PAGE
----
- Ask the recruiter to connect you with students (more than one) who have used their services in the past so that you can consult with them.
- Carefully read through the terms of any contract you sign.
- Maintain good communication with the recruiter. If you need information or clarification at any point, ask. A long response time could be a red flag.
How do I ensure I don't fall victim to one of these scams?
- Never send money, gift cards, or give out personal information or immigration details to anyone over the phone or online. If the caller seems to have a lot of your personal information, do not give them any more information.
- If you receive a phone call from a person that claims they are from a "government agency" and asks for money or threatens you with legal action, you should assume it is a scam. Legitimate representatives of USCIS, the IRS, and other government agencies will NEVER threaten you, ask you to wire money, send cash, or put money on gift cards. Ask the caller for a name and telephone number. If the caller refuses to provide identification, take this as a warning that something is not right.
- Don't be afraid to say "no," hang up, ignore a verbal request, or walk away if you feel uncomfortable.
If you are unsure about a call or request, reach out to Berkeley International Office at 510-642-2818, the UC Police Department at 510-642-3333, or another UC Berkeley official.
Your safety and security are a priority and concern of ours. If you do find yourself to be an unwitting victim of these scams, please contact a Berkeley International Office advisor immediately.
Housing Scams (usa.gov)
Common Scams (United States Citizenship and Immigration Services)
Identity Theft and Internet Scams (National Initiative for Cybersecurity Careers and Studies)
Scams (Federal Trade Commission)
Scams and Fraud (usa.gov)
Identity Theft and Your Social Security Number (Social Security Administration)
Ten Tips to Protect Personal Information (Office of the Inspector General)
Fraud Warning (U.S. Department of State)
IRS Imposter Scams (Video - Federal Trade Commission)
Safety at UC Berkeley and in the Bay Area
Your safety is extremely important. While UC Berkeley and the city of Berkeley are generally safe, crime does occur. Further, the university campus is not an isolated, gated-off location; rather, it’s integrated within the city of Berkeley. That means that the general public is free to walk through the campus.
The Berkeley Police Department (BPD) and the UC Police Department (UCPD) are available 24 hours a day to help you. Please use the chart below to determine whom to call in emergency and non-emergency situations.
|On Campus||Off Campus|
Call 911 to reach BPD.
Then call UCPD (510-642-3333 or any blue light emergency phone).
|Call 911 to reach BPD.|
|Non-emergency||Call UCPD (510-642-6760).||Call 510-981-5900 to reach BPD’s non-emergency line.|
Dialing 911 anywhere in the U.S. will always connect you to the emergency response team of the police department nearest to you. Immediately dial 911 in all emergencies.
In an emergency situation, use a blue light phone on the UC Berkeley campus to connect immediately to UCPD.
Safety in the U.S. Webinar
Hear from BIO adviser Katherine Greco and UCPD Cpl. Kevin Vincent in this webinar about safety in the U.S.
Learn about campus safety resources and initiatives, and tips for how you can keep yourself and your immigration status safe.
Safety at Night
Take caution when walking late at night. Walk with groups of friends and keep your electronics hidden. You can also make use of UC Berkeley’sNight Safety Services. These include late night escorts (UCPD officers who will walk you home) and shuttle bus services.
General Safety Tips
Safety norms differ from country to country, so it's important to be aware of standard practices in the U.S. As you read through these tips, consider which ones you follow already and which you should adopt in Berkeley.
- Leave the following documents at home: I-20, DS-2019, passport, social security card. You can carry photocopies of these or get an official California state ID card to carry in your wallet.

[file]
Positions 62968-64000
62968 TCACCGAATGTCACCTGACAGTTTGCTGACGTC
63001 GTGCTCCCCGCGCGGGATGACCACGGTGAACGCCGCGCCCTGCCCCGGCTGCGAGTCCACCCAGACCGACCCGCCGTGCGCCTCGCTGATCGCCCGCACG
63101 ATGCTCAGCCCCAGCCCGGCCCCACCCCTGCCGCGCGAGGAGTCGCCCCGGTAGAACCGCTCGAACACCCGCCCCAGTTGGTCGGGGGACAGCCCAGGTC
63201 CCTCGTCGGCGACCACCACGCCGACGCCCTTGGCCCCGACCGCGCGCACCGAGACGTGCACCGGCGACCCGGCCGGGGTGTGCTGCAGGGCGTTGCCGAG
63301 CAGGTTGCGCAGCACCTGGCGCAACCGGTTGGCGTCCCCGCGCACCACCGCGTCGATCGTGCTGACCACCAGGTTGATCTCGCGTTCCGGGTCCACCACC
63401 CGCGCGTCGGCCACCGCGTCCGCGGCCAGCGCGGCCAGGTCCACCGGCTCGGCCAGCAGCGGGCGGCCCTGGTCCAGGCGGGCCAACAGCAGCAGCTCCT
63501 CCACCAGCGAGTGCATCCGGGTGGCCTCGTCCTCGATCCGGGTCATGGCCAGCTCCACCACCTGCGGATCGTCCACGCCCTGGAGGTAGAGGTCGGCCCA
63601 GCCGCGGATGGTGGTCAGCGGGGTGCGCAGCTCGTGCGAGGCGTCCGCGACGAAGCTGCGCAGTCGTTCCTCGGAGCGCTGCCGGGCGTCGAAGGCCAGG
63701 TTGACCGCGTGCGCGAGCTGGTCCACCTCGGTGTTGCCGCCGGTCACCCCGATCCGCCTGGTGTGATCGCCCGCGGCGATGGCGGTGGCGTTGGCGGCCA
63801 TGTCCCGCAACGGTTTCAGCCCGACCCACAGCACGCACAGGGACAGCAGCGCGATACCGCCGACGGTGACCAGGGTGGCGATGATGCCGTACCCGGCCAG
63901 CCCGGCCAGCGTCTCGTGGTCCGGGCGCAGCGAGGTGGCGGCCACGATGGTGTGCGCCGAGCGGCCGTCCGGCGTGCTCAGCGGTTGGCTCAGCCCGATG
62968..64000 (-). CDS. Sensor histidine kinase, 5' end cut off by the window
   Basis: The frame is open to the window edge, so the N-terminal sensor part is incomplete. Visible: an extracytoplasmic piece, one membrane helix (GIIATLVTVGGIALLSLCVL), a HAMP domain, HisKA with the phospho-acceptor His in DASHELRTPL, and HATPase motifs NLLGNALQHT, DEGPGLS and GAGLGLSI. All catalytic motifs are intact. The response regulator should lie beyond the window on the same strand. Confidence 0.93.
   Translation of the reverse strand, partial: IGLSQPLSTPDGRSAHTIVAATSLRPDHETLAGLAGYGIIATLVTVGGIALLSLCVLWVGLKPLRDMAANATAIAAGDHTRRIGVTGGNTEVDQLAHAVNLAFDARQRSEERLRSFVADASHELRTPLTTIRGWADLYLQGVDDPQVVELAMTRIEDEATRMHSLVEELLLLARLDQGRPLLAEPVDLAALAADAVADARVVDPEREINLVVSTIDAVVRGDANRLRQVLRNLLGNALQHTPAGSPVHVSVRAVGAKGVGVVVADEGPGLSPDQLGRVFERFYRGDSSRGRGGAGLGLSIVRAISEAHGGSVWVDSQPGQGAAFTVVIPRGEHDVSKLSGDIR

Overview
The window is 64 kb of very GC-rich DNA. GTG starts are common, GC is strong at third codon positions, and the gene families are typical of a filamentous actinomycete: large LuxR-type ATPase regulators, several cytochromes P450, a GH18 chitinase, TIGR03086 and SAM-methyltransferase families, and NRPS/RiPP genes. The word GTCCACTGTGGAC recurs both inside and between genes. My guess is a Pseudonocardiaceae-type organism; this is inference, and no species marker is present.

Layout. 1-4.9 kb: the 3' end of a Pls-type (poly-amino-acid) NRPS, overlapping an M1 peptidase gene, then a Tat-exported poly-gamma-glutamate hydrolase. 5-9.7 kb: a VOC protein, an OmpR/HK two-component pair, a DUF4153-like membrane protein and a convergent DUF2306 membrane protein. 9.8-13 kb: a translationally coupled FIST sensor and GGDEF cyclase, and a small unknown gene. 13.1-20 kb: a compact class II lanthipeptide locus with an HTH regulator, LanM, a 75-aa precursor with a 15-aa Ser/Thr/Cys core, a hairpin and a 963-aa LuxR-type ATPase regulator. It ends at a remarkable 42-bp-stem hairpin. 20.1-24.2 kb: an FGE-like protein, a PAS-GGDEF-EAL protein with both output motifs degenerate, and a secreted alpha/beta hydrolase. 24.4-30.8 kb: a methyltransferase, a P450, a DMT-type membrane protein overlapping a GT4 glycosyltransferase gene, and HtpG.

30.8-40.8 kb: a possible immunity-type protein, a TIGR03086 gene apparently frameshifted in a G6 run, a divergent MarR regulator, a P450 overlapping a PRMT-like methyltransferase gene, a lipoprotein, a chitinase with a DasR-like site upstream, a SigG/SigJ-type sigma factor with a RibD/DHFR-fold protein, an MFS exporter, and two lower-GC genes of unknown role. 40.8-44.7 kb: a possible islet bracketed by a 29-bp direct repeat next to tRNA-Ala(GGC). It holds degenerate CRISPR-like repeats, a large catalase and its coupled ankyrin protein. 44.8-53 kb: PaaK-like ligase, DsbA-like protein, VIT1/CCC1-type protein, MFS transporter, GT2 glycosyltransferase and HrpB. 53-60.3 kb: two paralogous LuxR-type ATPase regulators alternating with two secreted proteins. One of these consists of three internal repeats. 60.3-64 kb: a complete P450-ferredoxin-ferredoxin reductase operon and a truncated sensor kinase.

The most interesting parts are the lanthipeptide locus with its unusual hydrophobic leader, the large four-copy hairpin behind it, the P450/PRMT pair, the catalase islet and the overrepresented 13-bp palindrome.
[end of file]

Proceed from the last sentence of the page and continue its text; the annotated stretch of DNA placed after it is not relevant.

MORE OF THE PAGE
- Lock doors and windows of your home and your car when you leave.
- Do not leave valuables visible in cars or unattended in public spaces such as restaurants, libraries, or cafes.
- Hold your electronics, wallet, and purse tightly, especially on public transit.
- Be aware of your surroundings, especially at night and especially when using electronics.
- Be aware of your surroundings at ATMs. Do not count money in public.
- Use a high-quality U-lock and cable on your bike.
Protect Your Valuables
Credit: San Francisco Bicycle Coalition
Lock your bike with a U-Lock instead of a cable lock. U-Locks are solid steel and harder to cut than cable locks, which can be cut very easily. Always secure your bike, including both wheels and the frame, to a bike rack or solid object. Learn more about bicycle theft prevention on UCPD's website.
Keep your valuables close. Never leave backpacks, laptops, or electronic devices unattended!
Loss or Theft of Important Documents
Follow the steps below if any of your immigration or other sensitive documents have been lost or stolen.
- In the case of theft, file a police report with the police department in the area where the theft occurred. If the theft occurred on campus, file with UCPD. Keep copies of the police report for your records.
- If your debit or credit card was lost or stolen, contact your bank and/or credit card company to put a hold on your account or to cancel your card.
- If your passport was lost or stolen, contact your home country's nearest consulate or embassy to report the loss/theft and to apply for a new passport. You may need the police report to begin the application.
- If your passport containing an F-1/J-1 visa was lost or stolen, report the visa lost/stolen by following the U.S. Department of State's instructions. The next time you depart the U.S., you will need to apply for a new F-1 or J-1 visa for re-entry into the U.S. (Exception: Canadian passport holders do not need a visa to enter the U.S.)
- If your I-20 or DS-2019 was lost or stolen, request a replacement document from Berkeley International Office.
- If your Social Security card was lost or stolen, apply for a replacement. You must meet the eligibility criteria to apply for a replacement.
- If you suspect your Social Security card or number was stolen, follow instructions here to protect yourself from identity theft. (See Social Security Numbers for information on SSN safety.)
- If your driver's license or California state ID was lost, apply for a replacement by following the DMV's instructions.
- If your unexpired OPT/STEM OPT Employment Authorization Document (EAD) was lost or stolen, you should apply for a replacement EAD.